The current Nissan vehicle that the Toyota is potentially designed to replace has approximately a 200mm wider wheel track than the Toyota and the load height sits lower, making it far more stable.
The CWU has met with Telstra Fleet and Corporate HR to discuss the suitability of the vehicle, especially for rural/remote conditions.
The CWU has been advised that former Director of Human Resources, Darren Fewster, is returning to the job.
At its Investor Day briefing session on 23 October, Telstra announced a number of changes to its senior management team.
The changes are designed to support the company's new strategic direction, including a growing emphasis on global markets (especially Asian), on advanced network services such as cloud and on product innovation.
But a personnel change that was not announced at the time was the appointment of a new head of Corporate Human Relations. Current head, Julian Clarke, is to be replaced with Darren Fewster - the man who headed up Telstra HR during the long-running enterprise bargaining negotiations of 2008-2010.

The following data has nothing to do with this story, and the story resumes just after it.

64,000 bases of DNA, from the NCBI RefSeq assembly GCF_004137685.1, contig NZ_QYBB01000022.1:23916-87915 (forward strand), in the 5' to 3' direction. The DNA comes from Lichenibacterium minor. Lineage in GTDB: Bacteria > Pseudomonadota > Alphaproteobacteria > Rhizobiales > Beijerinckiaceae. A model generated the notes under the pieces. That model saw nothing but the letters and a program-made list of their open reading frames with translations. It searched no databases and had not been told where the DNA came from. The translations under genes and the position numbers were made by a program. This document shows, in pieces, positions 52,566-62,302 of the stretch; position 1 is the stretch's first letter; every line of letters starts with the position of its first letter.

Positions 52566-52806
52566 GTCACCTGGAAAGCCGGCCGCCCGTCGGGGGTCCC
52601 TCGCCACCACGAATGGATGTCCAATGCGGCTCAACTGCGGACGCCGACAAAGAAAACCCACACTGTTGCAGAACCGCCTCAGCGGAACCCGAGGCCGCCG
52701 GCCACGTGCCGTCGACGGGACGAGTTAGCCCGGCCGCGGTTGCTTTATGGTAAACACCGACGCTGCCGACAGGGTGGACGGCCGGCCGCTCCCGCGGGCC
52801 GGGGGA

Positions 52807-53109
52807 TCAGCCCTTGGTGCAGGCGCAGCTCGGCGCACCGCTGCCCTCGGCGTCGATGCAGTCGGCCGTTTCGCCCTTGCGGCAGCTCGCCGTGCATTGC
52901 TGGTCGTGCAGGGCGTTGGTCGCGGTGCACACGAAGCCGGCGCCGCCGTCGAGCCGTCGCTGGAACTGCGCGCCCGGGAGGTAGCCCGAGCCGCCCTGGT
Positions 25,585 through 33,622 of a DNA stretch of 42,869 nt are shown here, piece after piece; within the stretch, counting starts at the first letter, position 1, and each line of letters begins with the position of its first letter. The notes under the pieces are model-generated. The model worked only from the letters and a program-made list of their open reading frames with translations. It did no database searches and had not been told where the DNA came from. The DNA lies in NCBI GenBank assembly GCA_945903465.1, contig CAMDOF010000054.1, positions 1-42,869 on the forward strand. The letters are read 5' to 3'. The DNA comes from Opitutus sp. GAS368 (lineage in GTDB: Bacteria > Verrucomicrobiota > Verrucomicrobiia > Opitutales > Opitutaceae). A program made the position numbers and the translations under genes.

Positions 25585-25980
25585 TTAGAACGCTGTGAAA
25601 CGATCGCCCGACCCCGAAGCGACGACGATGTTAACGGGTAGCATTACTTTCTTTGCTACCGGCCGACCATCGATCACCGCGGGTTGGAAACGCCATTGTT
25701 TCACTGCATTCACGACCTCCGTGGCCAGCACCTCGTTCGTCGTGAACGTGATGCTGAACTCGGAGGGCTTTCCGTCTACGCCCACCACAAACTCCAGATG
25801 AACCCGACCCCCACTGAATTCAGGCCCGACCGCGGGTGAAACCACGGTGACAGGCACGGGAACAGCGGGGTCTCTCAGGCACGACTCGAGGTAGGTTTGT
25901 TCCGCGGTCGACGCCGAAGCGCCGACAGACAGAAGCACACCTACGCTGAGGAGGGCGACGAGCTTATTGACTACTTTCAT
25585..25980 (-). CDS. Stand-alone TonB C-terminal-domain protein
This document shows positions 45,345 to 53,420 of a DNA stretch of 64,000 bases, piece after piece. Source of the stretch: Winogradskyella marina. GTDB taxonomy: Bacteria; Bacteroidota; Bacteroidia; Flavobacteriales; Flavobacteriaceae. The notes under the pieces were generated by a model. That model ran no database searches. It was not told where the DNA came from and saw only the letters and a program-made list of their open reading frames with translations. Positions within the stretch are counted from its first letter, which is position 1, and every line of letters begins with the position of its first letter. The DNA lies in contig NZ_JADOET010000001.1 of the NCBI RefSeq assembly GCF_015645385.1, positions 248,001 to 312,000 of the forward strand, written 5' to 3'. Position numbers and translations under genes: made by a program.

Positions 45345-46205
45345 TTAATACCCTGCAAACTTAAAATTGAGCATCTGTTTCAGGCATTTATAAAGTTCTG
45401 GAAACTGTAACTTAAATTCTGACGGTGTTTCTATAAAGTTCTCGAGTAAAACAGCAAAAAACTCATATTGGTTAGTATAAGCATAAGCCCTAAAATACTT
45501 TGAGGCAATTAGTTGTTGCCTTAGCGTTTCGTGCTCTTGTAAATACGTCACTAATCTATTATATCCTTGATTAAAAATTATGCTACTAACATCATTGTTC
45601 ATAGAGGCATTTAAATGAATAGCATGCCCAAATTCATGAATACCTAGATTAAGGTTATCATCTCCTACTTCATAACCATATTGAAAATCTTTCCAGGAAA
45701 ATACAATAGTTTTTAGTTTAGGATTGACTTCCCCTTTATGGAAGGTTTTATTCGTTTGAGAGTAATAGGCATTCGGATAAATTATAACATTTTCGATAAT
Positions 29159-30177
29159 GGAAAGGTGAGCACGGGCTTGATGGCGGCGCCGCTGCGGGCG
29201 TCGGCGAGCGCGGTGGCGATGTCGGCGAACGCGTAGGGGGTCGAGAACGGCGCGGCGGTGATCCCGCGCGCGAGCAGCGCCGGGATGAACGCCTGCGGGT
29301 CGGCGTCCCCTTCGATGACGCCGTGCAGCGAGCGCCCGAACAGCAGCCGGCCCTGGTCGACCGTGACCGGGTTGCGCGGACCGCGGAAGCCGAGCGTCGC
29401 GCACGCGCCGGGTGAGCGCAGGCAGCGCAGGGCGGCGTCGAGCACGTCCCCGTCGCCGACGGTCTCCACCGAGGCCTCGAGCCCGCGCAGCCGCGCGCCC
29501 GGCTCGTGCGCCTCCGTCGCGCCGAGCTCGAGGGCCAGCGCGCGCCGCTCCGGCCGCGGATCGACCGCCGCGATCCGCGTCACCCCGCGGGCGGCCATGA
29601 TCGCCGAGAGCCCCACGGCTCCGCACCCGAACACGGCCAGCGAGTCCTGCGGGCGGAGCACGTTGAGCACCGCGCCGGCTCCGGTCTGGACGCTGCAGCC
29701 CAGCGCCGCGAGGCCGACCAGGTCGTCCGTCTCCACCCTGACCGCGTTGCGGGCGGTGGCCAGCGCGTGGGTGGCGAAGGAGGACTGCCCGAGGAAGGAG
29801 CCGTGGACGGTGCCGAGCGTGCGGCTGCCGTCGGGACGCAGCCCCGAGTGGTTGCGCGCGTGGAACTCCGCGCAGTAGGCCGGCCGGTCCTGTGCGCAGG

So what is this change designed to achieve?
Since the 2008-2010 period, relations between Telstra and the CWU have improved at least to the point where it has been possible to achieve an acceptable new Enterprise Agreement without a disruptive and costly industrial dispute.
Given the many challenges still facing Telstra and the Australian economy more generally, it would be better for all parties if this approach continued.
The CWU wishes Julian Clarke well in his new position of HR Director for the new Global Enterprise & Services business unit. We look forward to a productive working relationship with his successor/predecessor.
In the most recent in a series of revelations about the activities of the US "security" state, it is now being reported that the US National Security Agency (NSA) has intercepted the main communications links used by Google and Yahoo to shuffle their traffic around the world.
The companies have reacted angrily to reports in the Washington Post, based on documents provided by whistleblower Edward Snowden, that information from hundreds of millions of accounts was being stored and sifted in Fort Meade, Maryland.
Your search records could be among them.
Google and Yahoo already provide information to the US security agencies under the US government's Prism programme, ostensibly designed to allow early detection of terrorist threats but in fact allowing monitoring of all and any political activity and dissent.
But the illegal interception of the internet giants' cable connections takes the activity to another level.
It is in line with other recent revelations of the illegal interception by the US of the phone of German Chancellor Angela Merkel - a matter that has soured US-European relations and highlighted the global reach of the activities of the US military-intelligence complex.